Should You Bet With or Against Einhorn on Chipotle?
Chad is a member of The Motley Fool Blog Network -- entries represent the personal opinion of the blogger and are not formally edited.
If you don't know who Einhorn is, I'm referring to David Einhorn of Greenlight Capital. To say that Einhorn is a good investor would be a big understatement, he has achieved an annualized 21.5% return since 1996 when he founded his firm. Last year, and again this year, Einhorn made headlines by calling out companies that he believed would underperform or outperform the market going forward. Last year's headline making call on Green Mountain Coffee Roasters caused the stock to plummet. He was proven right in the short-term, when the company released disappointing earnings. This year however, he named a company as a potential short that I respectfully disagree with in Chipotle (NYSE: CMG). He made the comment that no one should blindly follow his advice, as he's not always right, and I think Chipotle will be one of those cases.
To be fair, one of my first posts on this blog questioned the valuation of Chipotle's stock when it was at $350 per share. At the time, I wrote that the company's projected top line growth of 17% - 20% simply didn't appear to justify the P/E ratio of over 40 that the stock was carrying. However, a few months later I reversed my position. I realized that the company's more efficient operating model could be a reason to believe the stock should sell for a premium. Chipotle operates restaurants that require less employees to generate sales than many of their competitors. This lower operating cost allows the company to generate significantly more relative free cash flow. Though the stock was hit hard when the company reported earnings last quarter, this is yet another reason further weakness in the stock seems unlikely. There are a few challenges that Einhorn believes Chipotle faces going forward, so let's take them one by one and see what we find.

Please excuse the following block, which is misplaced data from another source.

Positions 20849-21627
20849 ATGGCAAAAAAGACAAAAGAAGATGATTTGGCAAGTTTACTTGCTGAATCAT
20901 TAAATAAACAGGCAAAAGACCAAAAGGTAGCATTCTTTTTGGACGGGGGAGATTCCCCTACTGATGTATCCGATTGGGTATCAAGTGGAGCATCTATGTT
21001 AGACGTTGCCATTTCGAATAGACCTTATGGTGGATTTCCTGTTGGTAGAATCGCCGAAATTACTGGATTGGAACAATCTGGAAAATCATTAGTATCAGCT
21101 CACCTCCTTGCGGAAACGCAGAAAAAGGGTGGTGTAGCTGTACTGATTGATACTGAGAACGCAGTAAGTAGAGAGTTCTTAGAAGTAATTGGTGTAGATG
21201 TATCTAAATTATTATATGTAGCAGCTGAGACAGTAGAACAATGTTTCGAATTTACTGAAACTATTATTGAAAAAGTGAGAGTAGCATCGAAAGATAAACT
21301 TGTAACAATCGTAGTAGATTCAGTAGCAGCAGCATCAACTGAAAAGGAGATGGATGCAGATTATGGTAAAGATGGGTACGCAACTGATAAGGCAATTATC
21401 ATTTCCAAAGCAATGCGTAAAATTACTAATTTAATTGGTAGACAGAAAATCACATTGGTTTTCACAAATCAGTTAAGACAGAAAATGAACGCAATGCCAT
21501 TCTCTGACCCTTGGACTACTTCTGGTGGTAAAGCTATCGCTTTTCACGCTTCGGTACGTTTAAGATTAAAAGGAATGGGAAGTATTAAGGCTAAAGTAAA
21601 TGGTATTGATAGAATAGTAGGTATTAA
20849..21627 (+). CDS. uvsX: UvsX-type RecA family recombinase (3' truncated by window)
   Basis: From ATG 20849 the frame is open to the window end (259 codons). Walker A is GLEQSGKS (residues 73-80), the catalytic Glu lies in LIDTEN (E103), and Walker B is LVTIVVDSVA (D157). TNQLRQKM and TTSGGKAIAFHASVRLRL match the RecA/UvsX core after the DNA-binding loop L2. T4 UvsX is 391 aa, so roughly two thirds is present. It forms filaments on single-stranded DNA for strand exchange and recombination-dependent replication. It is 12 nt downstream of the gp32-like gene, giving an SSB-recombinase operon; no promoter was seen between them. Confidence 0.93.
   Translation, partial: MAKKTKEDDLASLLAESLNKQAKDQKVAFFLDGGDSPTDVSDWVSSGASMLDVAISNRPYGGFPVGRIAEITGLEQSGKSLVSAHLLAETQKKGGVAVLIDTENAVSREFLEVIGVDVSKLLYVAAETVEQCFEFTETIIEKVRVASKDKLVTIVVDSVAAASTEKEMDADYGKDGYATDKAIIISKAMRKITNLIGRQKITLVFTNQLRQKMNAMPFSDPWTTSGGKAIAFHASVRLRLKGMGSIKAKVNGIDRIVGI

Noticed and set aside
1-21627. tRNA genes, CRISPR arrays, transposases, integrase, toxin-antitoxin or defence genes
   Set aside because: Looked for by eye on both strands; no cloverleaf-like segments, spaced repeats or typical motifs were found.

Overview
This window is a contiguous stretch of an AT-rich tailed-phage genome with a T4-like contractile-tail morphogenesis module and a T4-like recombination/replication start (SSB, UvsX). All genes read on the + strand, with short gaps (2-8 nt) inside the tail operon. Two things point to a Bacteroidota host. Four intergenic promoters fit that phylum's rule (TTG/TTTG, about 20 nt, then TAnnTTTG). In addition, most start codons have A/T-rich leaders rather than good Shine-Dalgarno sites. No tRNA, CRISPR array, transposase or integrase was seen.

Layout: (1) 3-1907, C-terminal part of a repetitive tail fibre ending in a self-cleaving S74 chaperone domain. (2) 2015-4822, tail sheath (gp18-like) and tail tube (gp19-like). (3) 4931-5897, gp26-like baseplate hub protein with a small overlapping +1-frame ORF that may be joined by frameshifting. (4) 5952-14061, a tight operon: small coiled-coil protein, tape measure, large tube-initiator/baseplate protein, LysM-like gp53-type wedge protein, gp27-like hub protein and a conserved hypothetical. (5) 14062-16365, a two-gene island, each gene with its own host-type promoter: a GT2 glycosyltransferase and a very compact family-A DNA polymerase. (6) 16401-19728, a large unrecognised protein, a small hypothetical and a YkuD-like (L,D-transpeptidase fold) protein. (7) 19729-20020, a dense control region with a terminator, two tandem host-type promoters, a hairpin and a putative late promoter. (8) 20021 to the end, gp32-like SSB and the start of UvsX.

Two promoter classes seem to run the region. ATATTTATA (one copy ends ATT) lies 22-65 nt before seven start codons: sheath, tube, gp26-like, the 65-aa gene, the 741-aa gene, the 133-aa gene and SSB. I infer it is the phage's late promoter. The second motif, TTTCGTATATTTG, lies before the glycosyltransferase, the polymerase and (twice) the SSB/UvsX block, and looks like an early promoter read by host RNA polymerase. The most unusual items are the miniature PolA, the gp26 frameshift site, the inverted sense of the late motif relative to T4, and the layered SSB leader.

“Chipotle has been a great company, but it's on its way to becoming just a good company. The stock is vulnerable.”
Chipotle looks anything but vulnerable when you look at its performance relative to its competition. For instance, none of its competition can match Chipotle's expectations for earnings growth over the next five years. Analyst expect over 21% growth at Chipotle versus 19% at both Panera Bread (NASDAQ: PNRA) and Starbucks (NASDAQ: SBUX). The company Einhorn says Chipotle should be compared to is YUM! Brands (NYSE: YUM), which is only expected to grow earnings by about 13.7%. If you look at Chipotle's operating margin of 19.36%, this is more than 4% higher than their next closest competitor which is ironically YUM! Brands.
On a free cash flow basis, Chipotle comes in second only to Starbucks, and significantly outperforms the rest of its competition. Using free cash flow per $1 of sales, Chipotle generated $0.13 of free cash flow in its most recent quarter. While Starbucks generated $0.15, neither YUM! Brands or Panera could keep up at $0.08 and $0.07 of free cash flow per $1 of sales respectively. If you want further proof of Chipotle's outperformance, check out my post from March of this year. In summary, I found that the company generates significantly more sales per employee than other fast-growing restaurant chains like Buffalo Wild Wings and BJRI Restaurants. As you can see, by almost any measure investors look at, Chipotle is clearly a leader in the restaurant industry.